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Risk Warning - Notice to UK Users  

Estimated reading time: 2 mins

Due to the potential for losses, the Financial Conduct Authority (FCA) considers this investment to be high risk.

What are the key risks?

1.You could lose all the money you invest

The performance of most cryptoassets can be highly volatile, with their value dropping as quickly as it can rise. You should be prepared to lose all the money you invest in crypto assets.

The crypto asset market is largely unregulated. There is a risk of losing money or any cryptoassets you purchase due to risks such as cyber-attacks, financial crime and firm failure.

2.You should not expect to be protected if something goes wrong

The Financial Services Compensation Scheme (FSCS) doesn’t protect this type of investment because it’s not a ‘specified investment’ under the UK regulatory regime – in other words, this type of investment isn’t recognised as the sort of investment that the FSCS can protect. Learn more by using the FSCS investment protection checker here.

The Financial Ombudsman Service (FOS) will not be able to consider complaints related to this firm. Learn more about FOS protection here.

3.You may not be able to sell your investment when you want to

There is no guarantee that investments in crypto assets can be easily sold at any given time. The ability to sell a crypto asset depends on various factors, including the supply and demand in the market at that time.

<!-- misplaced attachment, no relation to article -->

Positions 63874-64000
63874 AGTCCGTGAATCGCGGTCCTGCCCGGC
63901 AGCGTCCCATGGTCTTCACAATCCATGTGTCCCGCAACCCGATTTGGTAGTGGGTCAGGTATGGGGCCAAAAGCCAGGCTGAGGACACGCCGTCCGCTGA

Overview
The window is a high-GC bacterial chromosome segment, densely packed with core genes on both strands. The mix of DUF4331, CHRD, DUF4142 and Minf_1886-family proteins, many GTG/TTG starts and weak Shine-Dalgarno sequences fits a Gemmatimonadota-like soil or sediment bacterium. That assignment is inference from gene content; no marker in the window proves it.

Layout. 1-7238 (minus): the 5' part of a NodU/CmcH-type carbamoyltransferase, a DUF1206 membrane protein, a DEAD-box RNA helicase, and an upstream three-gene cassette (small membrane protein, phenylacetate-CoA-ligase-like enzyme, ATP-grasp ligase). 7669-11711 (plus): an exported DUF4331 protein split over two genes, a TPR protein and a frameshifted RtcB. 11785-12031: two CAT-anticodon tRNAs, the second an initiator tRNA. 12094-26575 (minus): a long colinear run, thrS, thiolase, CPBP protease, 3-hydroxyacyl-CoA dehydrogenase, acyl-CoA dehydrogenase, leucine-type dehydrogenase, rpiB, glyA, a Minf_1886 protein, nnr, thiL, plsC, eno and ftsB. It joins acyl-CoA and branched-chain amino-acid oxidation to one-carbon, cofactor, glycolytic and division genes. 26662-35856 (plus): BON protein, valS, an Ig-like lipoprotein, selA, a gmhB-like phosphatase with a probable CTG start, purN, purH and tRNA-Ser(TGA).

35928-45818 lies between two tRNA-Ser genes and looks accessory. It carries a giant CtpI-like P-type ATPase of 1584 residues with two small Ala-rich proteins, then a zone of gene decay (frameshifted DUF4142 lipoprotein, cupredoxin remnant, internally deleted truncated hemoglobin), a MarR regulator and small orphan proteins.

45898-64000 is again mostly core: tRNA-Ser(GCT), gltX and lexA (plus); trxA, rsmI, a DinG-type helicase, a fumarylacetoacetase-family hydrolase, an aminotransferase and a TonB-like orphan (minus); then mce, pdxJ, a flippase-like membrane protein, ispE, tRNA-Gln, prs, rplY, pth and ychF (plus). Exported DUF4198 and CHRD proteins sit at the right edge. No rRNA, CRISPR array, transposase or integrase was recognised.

Operational failings such as technology outages, cyber-attacks and comingling of funds could cause unwanted delay and you may be unable to sell your crypto assets at the time you want.

4.Cryptoasset investments can be complex

Investments in crypto assets can be complex, making it difficult to understand the risks associated with the investment.

You should do your own research before investing. If something sounds too good to be true, itprobably is.

5.Don’t put all your eggs in one basket

Putting all your money into a single type of investment is risky. Spreading your money across different investments makes you less dependent on any one to do well.

A good rule of thumb is not to invest more than 10% of your money in high-risk investments. Learn more here.

If you are interested in learning more about how to protect yourself, visit the FCA’s website here.

For further information about cryptoassets, visit the FCA’s website here.

How to apply technical analysis to cryptocurrency

Decoding crypto price movements: A beginner's guide to applying technical analysis in cryptocurrency trading.